Zumo Hops: Everything You Need to Know

Published: May 13, 2024
Zumo Hops on a table at Segal Ranch

We’ve covered many popular hops, including old-school classics like Centennial and Cascade, post-craft beer revolution hops like U.S.-based Mosaic and Citra, and Southern Hemisphere-based Galaxy and Nectaron. Now, a new U.S.-based hop is gaining some traction in the industry: Zumo.

Could it be the next dynamic hop all the brewers and consumers are ogling over? We chatted with Segal Ranch and early users of Zumo hops Kings County Brewers Collective (KCBC) to learn about the hop’s ancestry and analytics, the dominant characteristics, how best to use it, and in which beer style it works best.

(Above photography courtesy of KCBC)

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What Are the Ancestry and Analytics of Zumo Hops?

A chart and analytics overview of Zumo hops

Graphic courtesy of Yakima Valley Hops

Segal Ranch Owner John Segal explains how, each year before the hop harvest, the growers head to their open-pollination hop nursery in search of something that might blow their minds.

“Right before harvest, we rub hops, hoping to find a needle in the haystack,” Segal says. “Four years ago, that happened with Zumo.”

You get a real pop of lime and citrus in a beer,
John Segal - Segal Ranch

Segal says they were impressed with the results from the hop rub, so they threw it into a kiln, which accentuated the already “incredible lime zest.”

“It was like a lime margarita. … You get a real pop of lime and citrus in a beer,” says Segal, noting with Zumo, “it’s more about the aroma,” and less about the alpha-acid content.

Just look at the statistics from the 2023 crop year, which show Zumo had 5.6% alpha acid, 5.8% beta acid, and 1% oil.

Segal says the hop has been so well-received that it has grown from a couple of acres to ten acres this year, with plans to expand it more in the years to come.

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What Characteristics Shine in Zumo Hops?

Hop farmers and brewers at Segal Ranch testing Zumo hops

Photograph courtesy of KCBC

Zumo really showcases citrus fruit a lot. KCBC Co-Founder Zack Kinney remembers in 2022 when he first learned about Zumo. After selection that year, Segal Ranch grower Martin Ramos, “a master hop whisperer,” according to Kinney, along with Segal, introduced him to a new, experimental hop.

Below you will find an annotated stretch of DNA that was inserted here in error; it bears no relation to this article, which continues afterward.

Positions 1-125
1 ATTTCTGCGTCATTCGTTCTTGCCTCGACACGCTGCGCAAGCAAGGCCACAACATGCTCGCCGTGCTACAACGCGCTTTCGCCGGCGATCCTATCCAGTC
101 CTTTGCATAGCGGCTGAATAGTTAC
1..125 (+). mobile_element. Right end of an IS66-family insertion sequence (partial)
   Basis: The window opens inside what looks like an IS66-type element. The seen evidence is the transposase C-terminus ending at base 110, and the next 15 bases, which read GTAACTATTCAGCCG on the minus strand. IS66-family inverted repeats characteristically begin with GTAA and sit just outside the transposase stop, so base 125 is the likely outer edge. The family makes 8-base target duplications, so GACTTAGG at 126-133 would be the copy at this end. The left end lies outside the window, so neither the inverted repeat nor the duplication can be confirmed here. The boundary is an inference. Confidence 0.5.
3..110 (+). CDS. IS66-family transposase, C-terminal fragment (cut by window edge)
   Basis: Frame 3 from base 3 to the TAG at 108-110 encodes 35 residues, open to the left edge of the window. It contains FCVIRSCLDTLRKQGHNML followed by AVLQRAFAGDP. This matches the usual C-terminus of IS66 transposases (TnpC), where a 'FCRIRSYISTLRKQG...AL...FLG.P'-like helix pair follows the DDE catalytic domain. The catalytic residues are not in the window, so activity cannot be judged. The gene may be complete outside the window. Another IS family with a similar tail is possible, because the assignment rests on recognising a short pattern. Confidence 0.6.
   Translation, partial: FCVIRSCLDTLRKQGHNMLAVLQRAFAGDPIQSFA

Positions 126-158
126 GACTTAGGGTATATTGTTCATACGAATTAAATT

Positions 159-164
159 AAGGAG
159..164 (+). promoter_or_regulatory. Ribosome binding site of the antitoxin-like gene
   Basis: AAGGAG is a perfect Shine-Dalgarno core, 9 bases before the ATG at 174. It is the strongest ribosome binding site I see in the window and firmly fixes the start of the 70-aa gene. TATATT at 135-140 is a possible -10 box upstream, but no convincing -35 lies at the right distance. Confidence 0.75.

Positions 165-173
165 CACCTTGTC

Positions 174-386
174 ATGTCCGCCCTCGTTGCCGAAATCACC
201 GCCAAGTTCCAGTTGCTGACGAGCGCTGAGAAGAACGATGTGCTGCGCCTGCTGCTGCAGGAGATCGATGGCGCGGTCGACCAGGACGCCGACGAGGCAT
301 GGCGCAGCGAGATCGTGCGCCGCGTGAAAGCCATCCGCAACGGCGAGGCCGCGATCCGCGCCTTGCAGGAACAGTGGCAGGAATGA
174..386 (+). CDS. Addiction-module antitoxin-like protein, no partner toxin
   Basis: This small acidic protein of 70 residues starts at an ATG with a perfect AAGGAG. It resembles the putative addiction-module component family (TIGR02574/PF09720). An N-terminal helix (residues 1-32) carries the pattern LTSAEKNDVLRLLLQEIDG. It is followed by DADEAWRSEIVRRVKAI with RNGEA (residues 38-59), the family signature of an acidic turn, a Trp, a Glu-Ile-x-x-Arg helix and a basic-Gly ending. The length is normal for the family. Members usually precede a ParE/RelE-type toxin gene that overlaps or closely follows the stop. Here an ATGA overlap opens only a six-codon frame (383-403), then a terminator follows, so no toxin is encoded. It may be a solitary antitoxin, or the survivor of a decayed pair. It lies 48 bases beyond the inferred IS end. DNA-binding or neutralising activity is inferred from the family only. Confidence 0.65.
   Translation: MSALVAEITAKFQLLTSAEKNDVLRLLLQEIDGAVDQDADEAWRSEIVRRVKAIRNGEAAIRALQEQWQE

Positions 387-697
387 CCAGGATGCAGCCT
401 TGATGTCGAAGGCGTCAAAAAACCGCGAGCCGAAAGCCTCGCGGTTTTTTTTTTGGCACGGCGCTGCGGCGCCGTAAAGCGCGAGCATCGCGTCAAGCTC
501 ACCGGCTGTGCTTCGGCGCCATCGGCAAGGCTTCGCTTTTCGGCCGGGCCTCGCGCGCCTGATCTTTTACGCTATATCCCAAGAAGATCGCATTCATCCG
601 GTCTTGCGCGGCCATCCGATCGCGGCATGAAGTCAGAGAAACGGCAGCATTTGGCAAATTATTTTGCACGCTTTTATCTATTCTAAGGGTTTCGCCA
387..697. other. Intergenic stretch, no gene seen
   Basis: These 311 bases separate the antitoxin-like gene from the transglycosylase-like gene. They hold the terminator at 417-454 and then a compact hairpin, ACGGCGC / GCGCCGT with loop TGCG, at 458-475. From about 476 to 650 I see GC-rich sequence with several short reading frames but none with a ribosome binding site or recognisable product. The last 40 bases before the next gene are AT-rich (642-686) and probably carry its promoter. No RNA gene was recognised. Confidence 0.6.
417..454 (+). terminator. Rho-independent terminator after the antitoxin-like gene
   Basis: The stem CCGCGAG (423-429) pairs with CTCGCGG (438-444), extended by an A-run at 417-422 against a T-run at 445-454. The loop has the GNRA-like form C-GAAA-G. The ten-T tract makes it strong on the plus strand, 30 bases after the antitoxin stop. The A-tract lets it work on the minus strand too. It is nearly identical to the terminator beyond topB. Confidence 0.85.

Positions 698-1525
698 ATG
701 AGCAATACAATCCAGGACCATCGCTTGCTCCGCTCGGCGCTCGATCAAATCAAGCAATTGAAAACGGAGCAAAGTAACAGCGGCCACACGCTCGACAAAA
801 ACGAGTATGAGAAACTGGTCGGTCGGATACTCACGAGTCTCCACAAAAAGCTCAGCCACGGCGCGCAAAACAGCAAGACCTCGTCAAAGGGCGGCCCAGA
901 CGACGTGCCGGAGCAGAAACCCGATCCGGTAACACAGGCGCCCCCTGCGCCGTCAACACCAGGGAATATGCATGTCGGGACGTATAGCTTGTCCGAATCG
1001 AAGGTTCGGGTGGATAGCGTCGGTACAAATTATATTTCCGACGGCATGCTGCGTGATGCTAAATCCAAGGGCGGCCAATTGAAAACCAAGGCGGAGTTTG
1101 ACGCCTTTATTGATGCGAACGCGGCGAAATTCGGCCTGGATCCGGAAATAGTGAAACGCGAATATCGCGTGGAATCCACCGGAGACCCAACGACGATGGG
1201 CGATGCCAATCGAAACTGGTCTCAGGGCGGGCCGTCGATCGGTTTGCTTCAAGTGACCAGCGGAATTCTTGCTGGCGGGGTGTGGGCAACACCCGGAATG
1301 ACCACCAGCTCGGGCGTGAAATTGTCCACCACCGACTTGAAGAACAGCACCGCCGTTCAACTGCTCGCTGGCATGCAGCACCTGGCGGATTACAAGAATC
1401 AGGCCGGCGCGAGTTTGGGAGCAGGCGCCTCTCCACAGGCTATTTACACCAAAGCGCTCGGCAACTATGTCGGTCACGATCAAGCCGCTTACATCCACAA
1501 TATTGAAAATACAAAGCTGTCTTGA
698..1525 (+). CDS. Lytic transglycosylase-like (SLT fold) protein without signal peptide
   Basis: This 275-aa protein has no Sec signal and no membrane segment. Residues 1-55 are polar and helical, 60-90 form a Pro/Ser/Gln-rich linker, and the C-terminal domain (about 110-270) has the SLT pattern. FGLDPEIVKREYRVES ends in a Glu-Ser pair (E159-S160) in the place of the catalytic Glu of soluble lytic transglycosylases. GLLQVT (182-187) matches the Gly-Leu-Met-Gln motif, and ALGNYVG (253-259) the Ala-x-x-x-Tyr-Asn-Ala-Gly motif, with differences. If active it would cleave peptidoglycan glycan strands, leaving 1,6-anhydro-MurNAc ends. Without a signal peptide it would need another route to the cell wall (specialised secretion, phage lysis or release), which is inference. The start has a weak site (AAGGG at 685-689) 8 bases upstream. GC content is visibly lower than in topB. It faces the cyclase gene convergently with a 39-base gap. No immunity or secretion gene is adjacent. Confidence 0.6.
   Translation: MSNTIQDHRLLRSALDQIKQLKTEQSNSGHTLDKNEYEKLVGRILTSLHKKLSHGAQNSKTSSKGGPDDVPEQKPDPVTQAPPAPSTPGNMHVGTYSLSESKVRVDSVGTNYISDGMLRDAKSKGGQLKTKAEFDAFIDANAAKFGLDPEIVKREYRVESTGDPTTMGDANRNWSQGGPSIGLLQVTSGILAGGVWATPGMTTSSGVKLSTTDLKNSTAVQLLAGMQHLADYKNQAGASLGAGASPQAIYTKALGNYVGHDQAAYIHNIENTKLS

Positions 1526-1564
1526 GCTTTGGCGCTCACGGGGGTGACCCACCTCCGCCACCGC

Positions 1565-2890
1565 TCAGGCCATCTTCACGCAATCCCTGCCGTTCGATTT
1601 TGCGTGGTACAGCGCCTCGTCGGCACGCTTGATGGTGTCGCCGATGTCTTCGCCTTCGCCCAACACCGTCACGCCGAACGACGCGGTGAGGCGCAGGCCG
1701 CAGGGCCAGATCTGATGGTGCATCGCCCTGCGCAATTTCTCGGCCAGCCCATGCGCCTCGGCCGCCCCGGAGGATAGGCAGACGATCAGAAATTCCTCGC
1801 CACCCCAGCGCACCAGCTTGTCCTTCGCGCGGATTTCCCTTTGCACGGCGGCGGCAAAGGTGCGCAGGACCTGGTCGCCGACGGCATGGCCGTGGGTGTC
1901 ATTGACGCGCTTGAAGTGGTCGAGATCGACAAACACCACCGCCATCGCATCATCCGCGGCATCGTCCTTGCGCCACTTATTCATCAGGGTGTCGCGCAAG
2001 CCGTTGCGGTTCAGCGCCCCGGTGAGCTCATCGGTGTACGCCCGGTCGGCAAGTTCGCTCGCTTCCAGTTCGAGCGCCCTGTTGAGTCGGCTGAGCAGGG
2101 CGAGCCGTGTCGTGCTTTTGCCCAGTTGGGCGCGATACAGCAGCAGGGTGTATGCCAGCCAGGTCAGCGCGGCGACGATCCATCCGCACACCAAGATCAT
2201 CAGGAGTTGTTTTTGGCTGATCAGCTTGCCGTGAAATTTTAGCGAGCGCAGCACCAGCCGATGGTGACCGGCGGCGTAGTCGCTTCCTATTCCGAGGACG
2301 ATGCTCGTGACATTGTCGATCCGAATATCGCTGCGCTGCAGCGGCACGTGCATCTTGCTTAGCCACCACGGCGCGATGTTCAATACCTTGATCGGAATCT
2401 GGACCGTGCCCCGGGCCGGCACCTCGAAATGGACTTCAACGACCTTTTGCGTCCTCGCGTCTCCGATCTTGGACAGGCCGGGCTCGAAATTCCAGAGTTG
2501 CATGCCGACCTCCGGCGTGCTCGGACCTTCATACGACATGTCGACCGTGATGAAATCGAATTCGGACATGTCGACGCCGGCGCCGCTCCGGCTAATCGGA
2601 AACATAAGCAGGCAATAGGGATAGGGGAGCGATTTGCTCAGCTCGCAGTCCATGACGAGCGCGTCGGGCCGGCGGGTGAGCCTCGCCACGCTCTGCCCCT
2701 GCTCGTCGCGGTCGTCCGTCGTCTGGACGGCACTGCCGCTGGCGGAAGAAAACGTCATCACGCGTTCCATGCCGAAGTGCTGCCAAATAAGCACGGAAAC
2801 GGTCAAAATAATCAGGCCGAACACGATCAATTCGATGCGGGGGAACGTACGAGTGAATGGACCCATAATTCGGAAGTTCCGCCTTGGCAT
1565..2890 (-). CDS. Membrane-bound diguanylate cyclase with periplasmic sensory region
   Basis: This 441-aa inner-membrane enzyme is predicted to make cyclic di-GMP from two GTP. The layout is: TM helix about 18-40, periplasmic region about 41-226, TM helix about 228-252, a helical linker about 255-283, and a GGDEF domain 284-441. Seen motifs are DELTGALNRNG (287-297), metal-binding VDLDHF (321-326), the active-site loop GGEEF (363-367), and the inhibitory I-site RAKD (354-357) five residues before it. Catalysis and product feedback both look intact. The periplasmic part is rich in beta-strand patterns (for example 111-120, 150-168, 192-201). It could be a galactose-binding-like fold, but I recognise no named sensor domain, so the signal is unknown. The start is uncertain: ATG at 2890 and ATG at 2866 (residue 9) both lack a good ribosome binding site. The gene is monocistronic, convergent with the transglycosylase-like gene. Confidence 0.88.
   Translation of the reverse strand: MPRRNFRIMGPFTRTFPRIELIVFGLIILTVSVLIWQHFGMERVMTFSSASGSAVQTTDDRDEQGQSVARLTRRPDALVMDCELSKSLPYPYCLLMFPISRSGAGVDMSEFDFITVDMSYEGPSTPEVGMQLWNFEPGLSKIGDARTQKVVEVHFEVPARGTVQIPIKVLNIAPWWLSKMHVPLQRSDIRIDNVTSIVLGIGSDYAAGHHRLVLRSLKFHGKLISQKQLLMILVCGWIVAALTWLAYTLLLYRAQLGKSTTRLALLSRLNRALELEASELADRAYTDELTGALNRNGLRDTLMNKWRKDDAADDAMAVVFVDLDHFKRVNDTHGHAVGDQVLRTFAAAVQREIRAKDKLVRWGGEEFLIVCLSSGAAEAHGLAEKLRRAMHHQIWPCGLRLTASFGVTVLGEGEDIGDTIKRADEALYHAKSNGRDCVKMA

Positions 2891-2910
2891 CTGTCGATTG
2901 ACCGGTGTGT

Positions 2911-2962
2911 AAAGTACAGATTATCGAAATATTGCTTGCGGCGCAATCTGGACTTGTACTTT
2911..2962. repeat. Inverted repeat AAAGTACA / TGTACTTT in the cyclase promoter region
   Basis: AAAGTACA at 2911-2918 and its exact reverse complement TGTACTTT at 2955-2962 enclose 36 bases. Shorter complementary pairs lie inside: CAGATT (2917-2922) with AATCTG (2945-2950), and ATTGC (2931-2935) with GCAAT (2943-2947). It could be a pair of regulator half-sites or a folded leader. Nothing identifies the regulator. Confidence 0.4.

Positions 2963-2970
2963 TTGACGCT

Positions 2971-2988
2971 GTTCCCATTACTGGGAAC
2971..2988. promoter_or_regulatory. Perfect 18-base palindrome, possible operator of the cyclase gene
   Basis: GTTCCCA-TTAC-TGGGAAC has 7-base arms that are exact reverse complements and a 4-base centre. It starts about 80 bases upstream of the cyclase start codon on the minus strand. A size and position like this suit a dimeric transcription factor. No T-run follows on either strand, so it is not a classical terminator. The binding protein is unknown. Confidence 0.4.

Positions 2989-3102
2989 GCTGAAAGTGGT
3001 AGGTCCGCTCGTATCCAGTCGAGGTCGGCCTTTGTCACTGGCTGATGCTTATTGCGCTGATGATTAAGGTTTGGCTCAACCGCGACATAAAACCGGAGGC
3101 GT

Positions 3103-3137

There’s a foresty, classic ‘C’ hop piney character,
Zack Kinney - Kings County Brewers Collective (KCBC)

“We were rubbing these hops, and that hop jumped out specifically because the lime zest aroma was really bright, and something like white grape thiol, higher bright fruit grape skin character that I associate with New Zealand hops that was very different and got me excited about it,” recalls Kinney.

He says that the immediate thing he gets from Zumo is lime, but an underlying grapefruit note comes through, too. He adds that there is more complexity to it.

“There’s a foresty, classic ‘C’ hop piney character,” Kinney says. “But the brighter, lighter lime thing is what really jumped out.”

Segal has found something he likes that comes through in the several Zumo-led beers that he’s tasted.

“There’s a drying factor that comes through. It makes you want to have another sip and another beer,” Segal says. “A lot of brewers are making juicy beers, and I don’t want another pint. Zumo beers, there’s this citrus drying finish that happens in the glass of beer, which I think is really positive.”

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When Should You Use Zumo Hops, and How Much?

A person pouring a can of Zumolicious, a craft beer brewed with Zumo hops, into a glass outside

Photograph courtesy of KCBC

Kinney says that although they were on the outside looking in to acquire Zumo hops in 2022 and 2023, they linked up with Segal Ranch to get some hops earlier this year. In 2024, they’ve brewed two batches using the hops.